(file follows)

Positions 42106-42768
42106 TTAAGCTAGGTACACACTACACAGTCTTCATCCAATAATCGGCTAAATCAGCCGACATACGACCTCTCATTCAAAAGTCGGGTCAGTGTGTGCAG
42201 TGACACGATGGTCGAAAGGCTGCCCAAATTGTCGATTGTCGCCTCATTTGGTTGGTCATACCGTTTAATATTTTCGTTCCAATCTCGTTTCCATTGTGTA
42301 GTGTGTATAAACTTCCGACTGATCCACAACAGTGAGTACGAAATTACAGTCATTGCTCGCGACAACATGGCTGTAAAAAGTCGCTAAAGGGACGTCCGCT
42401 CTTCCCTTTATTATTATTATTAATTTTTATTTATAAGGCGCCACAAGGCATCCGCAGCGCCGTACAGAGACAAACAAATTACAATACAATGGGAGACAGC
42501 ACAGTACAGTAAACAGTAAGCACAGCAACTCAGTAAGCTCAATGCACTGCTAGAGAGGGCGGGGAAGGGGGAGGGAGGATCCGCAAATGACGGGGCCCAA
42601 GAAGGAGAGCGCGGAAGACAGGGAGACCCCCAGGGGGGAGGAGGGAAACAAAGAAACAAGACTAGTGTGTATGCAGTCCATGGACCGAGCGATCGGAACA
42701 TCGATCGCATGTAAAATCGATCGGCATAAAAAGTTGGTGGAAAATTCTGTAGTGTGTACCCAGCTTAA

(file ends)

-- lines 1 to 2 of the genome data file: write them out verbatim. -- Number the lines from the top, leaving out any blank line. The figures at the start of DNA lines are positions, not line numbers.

Positions 42106-42768
42106 TTAAGCTAGGTACACACTACACAGTCTTCATCCAATAATCGGCTAAATCAGCCGACATACGACCTCTCATTCAAAAGTCGGGTCAGTGTGTGCAG